Leading Article: Vive la difference - and let's keep on learning from each other

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The Full Monty is playing to packed houses in Paris while Sandrine Veysset's new film about life in la France profonde opens to acclaim in London. On the football field, the trade seems more one-way. In cuisine, our revolutionary restaurateur Sir Terence Conran takes to the boulevards, while, the softer franc in pocket, we stream across the Channel (roadblocks permitting) to sample French cooking old and true. French children come here to rave. The water they drink while they are here is British, but arrives thanks to French-owned companies. Nobody complains. These two countries are becoming steadily more intertwined.

And co-operation has further to go. The accord between George Robertson and Alain Richard signed at the Woolwich Arsenal yesterday indicates a level of military trust between Britain and France unknown since - sober memory - the First Battle of the Somme. No wonder Jacques Chirac said yesterday that British-French relations are in a state of ``permanent amelioration''. It sounds better in French, but the sentiment is good in either language.

Let us not, however, get too carried away. Who was M Jospin dining with a deux on Wednesday night? It was Chancellor Kohl, who visits France so often (and is in turn visited in Bonn) that heads barely turn. If, behind the scenes, there are Foreign Office types thinking about "rebalancing" Europe by detaching France from Germany - forget it. The French themselves this week made a fair stab at offending the Germans by peremptorily putting forward their central bank governor Jean-Claude Trichet as head of the new European Central Bank. Just to remind everyone that another permanent ingredient in French diplomacy is rudeness, the French finance minister then told the Germans off for seeking to reserve a seat on the Central Bank council for the British.

But isn't that why we love our neighbours? It's for the scale and unashamedness of their amour-propre. French conduct is a standing reminder to all those duped Eurosceptics that you can integrate currencies and construct a great European architecture - but you are not going to change national self- regard. Nor should we try. If the French did not behave this way, what would our diplomats have to pit their wits against, and why would our schoolchildren struggle with French (when there are at least three other foreign languages they might profitably be set to learn first)? It is because they continually emphasise la difference that we admire them. And, sometimes at least, vice-versa. We do have a lot to learn from one another.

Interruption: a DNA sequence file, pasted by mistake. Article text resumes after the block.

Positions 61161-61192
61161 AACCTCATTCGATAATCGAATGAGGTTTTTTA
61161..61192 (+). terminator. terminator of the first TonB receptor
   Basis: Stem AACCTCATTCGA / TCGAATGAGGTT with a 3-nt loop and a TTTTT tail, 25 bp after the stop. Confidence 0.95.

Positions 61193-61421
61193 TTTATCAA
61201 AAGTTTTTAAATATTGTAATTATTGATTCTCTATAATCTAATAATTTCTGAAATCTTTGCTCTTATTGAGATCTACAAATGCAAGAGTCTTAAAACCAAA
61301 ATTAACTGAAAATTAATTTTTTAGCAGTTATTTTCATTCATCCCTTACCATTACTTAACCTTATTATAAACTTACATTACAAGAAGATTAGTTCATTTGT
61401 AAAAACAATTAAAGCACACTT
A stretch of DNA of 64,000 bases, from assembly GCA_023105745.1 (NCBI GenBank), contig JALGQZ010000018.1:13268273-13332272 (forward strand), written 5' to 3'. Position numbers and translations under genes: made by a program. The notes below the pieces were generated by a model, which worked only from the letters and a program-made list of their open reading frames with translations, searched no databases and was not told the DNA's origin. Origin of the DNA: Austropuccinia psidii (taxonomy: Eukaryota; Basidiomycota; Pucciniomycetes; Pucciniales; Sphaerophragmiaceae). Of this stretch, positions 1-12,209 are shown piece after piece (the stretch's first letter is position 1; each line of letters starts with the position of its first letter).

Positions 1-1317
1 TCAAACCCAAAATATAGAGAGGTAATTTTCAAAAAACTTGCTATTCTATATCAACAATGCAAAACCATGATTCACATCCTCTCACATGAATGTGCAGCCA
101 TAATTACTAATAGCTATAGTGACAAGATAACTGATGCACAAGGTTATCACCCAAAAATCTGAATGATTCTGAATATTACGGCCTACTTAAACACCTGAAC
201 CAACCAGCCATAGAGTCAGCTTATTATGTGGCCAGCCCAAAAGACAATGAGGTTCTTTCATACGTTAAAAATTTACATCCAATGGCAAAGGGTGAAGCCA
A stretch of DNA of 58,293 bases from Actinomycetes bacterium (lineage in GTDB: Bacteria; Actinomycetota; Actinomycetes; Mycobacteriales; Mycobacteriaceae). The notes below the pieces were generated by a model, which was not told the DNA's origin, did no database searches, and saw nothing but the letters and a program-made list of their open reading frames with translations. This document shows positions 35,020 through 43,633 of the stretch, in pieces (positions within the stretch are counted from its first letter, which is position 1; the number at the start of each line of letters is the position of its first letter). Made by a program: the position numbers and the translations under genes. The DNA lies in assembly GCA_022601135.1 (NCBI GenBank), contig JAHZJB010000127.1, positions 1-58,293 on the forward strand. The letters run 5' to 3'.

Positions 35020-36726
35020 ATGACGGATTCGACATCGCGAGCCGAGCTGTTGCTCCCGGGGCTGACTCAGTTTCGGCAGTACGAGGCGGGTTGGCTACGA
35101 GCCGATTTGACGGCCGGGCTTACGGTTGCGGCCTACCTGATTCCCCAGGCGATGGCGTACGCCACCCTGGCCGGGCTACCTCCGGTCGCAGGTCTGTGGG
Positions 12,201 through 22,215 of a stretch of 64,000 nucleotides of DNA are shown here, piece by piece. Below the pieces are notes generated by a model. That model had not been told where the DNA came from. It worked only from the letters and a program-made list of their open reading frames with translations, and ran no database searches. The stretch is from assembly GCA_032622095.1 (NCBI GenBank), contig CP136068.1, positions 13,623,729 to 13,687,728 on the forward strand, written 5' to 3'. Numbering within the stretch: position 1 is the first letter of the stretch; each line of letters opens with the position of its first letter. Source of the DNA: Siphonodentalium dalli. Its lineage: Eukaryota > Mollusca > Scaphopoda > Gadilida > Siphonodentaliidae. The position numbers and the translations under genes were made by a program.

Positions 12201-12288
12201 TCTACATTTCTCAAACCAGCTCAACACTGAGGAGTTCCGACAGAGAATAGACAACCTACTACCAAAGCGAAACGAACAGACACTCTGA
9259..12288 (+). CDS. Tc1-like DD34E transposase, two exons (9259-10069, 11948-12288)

Take yesterday's bash at Canary Wharf. A lot of imagination went into preparation - take a bow, Robin Cook and Doug Henderson. It is easy to mock a government spokesman having the cheek to suggest that the president of the French republic was "on message" in praising our dynamism and modernity. But it was a cheering change to have the British state presenting the country in a favourable light. There is a lot to be proud of. Conran design on the 38th floor of a tower block may not entirely capture the efflorescence of modern British culture, but it points in the right direction - towards the pulsing energy in British popular music, fashion and the other urban arts. This was Labour spin-doctoring put to patriotic purpose.

At the heart of British-French relations, though, is the idea of alternatives, not mimickry. We are unlikely ever to have quite their dash or gastronomy. They are unlikely to achieve our state of political order. Instead, the two countries look at one another as perpetual, if gentle, rebukes. We learn from their education system. They learn from our industrial relations. We learn from their self-confident and constant diplomacy. They learn from our openness to world markets. And both countries are better places because of that other country, both alien and familiar, so close at hand.

Or at least, they have the capacity to be better if they learn the lessons well. For instance, as they sauntered around the Canary Wharf tower, Tony Blair no doubt pointed out the scored circle and soaring yellow cranes of the site of the Millennium Dome. The truth is that this huge project, which will either make a fool of Britain in 2000 or (as we hope) be a great source of national pride, would not have been thought of without the grand projects of successive French presidencies. Though President Chirac has, so far, not indicated what he wants his physical monument to be, President Pompidou bequeathed the Beaubourg centre (designed by a Brit); President Giscard d'Estaing put the Grande Arche de la Defense in train; President Mitterrand has the Louvre pyramid and the high towers of the new Bibliotheque Nationale to his credit.

That sense of public splendour influenced Conservative politicians like Michael Heseltine and Labour people, including the architect and peer Richard Rogers. Mr Blair's sense that style matters and can cheer a country up, and his administration's understanding of the need for public symbolism, derives heavily from French presidential politics. That doesn't mean that the designers whose work adorned the summit were any less British or that the Dome will be any less of a native success (if it is a success). But these examples of New Labour patriotism wouldn't have happened without the French example. There is nothing new or embarrassing in that. It is a constant theme in British history; and on the day after the summit it is perhaps a useful truth to remember.